Henry Chee Dodge
Henry Chee Dodge (Navajo, 1857 to 1947), was a prestigious political leader and businessman. While a boy, Dodge was orphaned while he and his family were on the Long Walk to Fort Sumner (1864 to 1866). In 1868, he attended school at Fort Defiance, where he learned to speak, read, and write English. Dodge quickly became known as a reliable interpreter for both the federal government and, because he lived as [...] Click here to continue reading.
Asa Glascock Trading Post
Asa Glascock (1898 to 1965), a native of Ralls County, Missouri, owned and operated a successful trading post located on North Third Street in Gallup, New Mexico from 1922 to 1957. He and his wife also managed a post in Gatlinburg, Tennessee, for several years during the mid-1950s. Prior to becoming a trader, Glascock volunteered for the sheriff, serving as a member of the Gallup town posse when necessary and [...] Click here to continue reading.
Avanyu the Water Serpent
Avanyu (sometimes Awanyu) is a deity of the Tewa people. The Tewa are Pueblo Native Americans who share the Tewa language and live around the Rio Grande River north of Santa Fe, New Mexico among the pueblo communities of NambÃ©, Pojoaque, San Ildefonso, Ohkay Owingeh (San Juan), Santa Clara, and Tesuque. San Ildefonso and Santa Clara are in particular known for their pottery, which often has depictions of Avanyu.
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Sitting Bull, Sioux Chief (circa 1831 to 1890)
Sitting Bull, the man who would later become the Hunkpapa Sioux chief, was born in South Dakota, near the Grand River. His Lakota name was Tatanka-Iyotanka. In his thirties, he began to build his reputation as a warrior, leading war parties in Red Cloud’s War against a number of Dakota Territory forts. Although the U.S. negotiated with the Sioux in order to end the war and [...] Click here to continue reading.
Apocryphal – Definition
Apocryphal, the adjective form, means “of doubtful authenticity,” according to Merriam-Webster’s online dictionary. Apocrypha, the noun form, means “writings or statements of dubious authenticity,” again according to Merriam-Webster.
Apocrypha is actually a Greek word that means something closer to “obscure” or “hidden away.” The original meaning of the word, the Apocrypha in the proper noun sense, refers to religious texts outside of the traditional or accepted religious canon. Through connection with [...] Click here to continue reading.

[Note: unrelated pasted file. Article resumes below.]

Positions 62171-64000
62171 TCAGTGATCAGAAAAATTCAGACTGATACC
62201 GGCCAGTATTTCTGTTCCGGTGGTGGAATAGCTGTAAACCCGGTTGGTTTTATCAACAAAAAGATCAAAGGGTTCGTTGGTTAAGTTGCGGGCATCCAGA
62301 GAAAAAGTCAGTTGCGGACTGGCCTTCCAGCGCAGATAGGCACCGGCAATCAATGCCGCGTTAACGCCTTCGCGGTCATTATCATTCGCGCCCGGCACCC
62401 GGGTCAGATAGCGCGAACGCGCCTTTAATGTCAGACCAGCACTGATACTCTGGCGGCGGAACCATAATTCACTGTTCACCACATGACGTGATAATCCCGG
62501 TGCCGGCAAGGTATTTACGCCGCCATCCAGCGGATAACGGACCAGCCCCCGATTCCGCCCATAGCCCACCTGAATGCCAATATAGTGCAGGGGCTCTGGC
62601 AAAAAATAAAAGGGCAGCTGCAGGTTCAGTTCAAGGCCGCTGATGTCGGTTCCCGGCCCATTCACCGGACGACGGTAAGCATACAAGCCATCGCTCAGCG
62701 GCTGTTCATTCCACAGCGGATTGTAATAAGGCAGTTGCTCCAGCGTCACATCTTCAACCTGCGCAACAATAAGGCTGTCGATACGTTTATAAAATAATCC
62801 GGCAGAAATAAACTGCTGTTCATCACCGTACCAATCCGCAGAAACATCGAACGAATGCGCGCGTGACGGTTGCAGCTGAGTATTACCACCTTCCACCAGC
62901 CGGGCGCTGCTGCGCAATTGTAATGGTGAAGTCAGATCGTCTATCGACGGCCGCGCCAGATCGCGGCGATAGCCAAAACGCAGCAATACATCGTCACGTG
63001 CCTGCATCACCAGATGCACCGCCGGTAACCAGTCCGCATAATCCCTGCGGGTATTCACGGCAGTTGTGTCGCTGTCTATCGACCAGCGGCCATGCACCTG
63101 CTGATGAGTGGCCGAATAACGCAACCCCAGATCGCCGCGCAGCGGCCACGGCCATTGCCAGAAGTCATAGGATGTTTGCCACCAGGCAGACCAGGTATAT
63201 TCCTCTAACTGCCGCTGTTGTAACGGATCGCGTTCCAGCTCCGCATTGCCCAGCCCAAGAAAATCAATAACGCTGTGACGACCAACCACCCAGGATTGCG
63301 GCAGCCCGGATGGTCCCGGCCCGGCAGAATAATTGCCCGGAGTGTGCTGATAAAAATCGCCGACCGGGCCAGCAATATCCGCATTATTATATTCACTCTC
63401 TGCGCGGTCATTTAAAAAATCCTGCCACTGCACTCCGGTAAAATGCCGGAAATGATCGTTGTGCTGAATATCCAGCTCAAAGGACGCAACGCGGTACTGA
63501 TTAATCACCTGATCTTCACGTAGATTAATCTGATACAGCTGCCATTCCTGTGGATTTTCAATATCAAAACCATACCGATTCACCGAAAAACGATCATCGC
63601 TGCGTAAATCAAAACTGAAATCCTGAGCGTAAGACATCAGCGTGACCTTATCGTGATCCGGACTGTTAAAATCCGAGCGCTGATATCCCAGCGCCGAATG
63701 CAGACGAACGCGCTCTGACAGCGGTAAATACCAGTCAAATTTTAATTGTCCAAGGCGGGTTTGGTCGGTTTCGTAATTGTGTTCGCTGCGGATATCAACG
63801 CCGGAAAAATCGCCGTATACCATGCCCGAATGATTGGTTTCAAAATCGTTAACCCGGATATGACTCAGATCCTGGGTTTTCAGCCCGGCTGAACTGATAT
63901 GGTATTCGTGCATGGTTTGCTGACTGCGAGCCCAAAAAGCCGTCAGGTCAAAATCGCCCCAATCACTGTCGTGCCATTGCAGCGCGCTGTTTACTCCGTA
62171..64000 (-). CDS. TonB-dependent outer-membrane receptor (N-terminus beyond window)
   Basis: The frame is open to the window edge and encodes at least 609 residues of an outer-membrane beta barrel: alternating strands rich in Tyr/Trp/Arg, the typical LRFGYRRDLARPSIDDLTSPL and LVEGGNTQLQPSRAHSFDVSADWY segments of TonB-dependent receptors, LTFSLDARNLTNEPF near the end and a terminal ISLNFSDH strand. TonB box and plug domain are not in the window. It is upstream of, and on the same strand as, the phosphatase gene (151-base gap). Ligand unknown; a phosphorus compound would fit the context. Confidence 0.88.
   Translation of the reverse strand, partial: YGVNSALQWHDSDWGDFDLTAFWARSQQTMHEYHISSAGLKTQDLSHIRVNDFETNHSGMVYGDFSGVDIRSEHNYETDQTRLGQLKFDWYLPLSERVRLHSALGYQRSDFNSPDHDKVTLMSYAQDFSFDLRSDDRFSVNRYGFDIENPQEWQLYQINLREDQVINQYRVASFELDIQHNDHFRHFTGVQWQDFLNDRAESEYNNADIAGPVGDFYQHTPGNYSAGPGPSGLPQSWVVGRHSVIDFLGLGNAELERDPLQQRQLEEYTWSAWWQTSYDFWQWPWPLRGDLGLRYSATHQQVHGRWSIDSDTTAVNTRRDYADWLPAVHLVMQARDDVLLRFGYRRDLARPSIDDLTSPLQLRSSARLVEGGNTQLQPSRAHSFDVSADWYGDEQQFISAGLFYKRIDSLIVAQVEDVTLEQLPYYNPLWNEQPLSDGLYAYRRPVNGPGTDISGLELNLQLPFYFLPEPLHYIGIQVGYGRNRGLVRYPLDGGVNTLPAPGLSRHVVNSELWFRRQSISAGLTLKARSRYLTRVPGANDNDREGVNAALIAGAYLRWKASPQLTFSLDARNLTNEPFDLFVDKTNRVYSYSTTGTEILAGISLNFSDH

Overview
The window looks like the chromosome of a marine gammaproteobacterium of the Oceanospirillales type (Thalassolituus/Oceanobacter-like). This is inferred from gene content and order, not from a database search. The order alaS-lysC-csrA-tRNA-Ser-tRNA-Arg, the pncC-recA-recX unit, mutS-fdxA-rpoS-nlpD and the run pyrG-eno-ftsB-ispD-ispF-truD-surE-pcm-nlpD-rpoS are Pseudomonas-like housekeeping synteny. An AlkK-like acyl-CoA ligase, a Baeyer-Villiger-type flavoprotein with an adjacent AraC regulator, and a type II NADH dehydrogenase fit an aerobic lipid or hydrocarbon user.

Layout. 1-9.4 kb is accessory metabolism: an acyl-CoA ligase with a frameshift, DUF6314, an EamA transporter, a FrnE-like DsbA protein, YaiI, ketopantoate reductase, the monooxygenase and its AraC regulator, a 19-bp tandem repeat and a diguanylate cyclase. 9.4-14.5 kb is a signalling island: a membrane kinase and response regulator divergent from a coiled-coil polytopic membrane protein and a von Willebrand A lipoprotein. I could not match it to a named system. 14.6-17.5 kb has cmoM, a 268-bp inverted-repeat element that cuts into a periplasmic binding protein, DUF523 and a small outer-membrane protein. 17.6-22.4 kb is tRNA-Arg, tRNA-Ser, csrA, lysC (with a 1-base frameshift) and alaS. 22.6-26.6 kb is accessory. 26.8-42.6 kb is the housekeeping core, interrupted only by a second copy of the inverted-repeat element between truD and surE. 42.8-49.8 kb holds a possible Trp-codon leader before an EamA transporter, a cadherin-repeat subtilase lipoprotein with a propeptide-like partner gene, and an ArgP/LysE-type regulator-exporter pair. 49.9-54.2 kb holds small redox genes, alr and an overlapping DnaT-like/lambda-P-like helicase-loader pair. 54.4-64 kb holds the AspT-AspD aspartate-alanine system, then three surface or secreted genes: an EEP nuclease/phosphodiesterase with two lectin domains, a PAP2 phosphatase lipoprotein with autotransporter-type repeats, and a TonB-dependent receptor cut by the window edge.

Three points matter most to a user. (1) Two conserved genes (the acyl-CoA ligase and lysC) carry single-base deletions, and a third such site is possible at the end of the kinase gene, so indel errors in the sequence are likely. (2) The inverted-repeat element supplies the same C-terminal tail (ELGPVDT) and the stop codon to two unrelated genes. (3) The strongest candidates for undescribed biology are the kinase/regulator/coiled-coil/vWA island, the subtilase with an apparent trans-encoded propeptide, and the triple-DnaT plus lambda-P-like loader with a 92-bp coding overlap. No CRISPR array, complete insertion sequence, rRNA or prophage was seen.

Alexander Gardner (1821 to 1882)
Alexander Gardner was born in Paisley, Scotland on October 17, 1821. As a young man, he was interested in socialist ideas, especially the concept of cooperatives, the creation of a business venture operated by and to serve the needs of a particular group with a common interest. After the family moved to Glasgow, Gardner apprenticed himself to a jeweler and silversmith at the age of 14. After reading about [...] Click here to continue reading.
Baleen, Plastic of the 18th Century
Baleen comes from a suborder of whales, Mysticeti, which includes, among others, humpback whales, gray whales, right whales and blue whales. What sets these whales apart is baleen. These whales do not have teeth, but have upper jaws filled with two rows of baleen plates fringed with fine baleen hair. These plates are so closely aligned that they act like a comb or a sieve; whales pull water [...] Click here to continue reading.
William F. “Buffalo Bill” Cody
The year 1883 neatly divides William Cody’s former life as a hunter, scout and guide from his later career as a showman. He was 37 in this year of transition.
The early life of William Frederick Cody (1846 to 1917) was colorful, adventurous and, thanks to Dime novels, exaggerated. He fought for the Union Army in the Civil War at 18. By 21, he earned his lifelong nickname [...] Click here to continue reading.
Maria Martinez and the Martinez Potters
Few craft artists, Native American or otherwise, can claim worldwide fame and appreciation, but these accompanied the life of potter Maria Martinez of San Ildefonso Pueblo. Through her hard work and generous sharing of her techniques, Maria reintroduced the art of pottery making to her people, providing them with a means of artistic expression and for retaining some aspects of the pueblo way of life.
San Ildefonso Pueblo [...] Click here to continue reading.
The Hubbell Trading Post at Ganado, Arizona
It is largely accepted that Juan Lorenzo Hubbell was among the most successful and influential traders with the Navajo. Born to an American father and Mexican mother, Hubbell purchased his first trading post in 1876, and in 1878, he purchased a post at Ganado, Arizona. Although he (and his sons) would go on to own twenty-four trading posts and a warehouse to serve them all, it was [...] Click here to continue reading.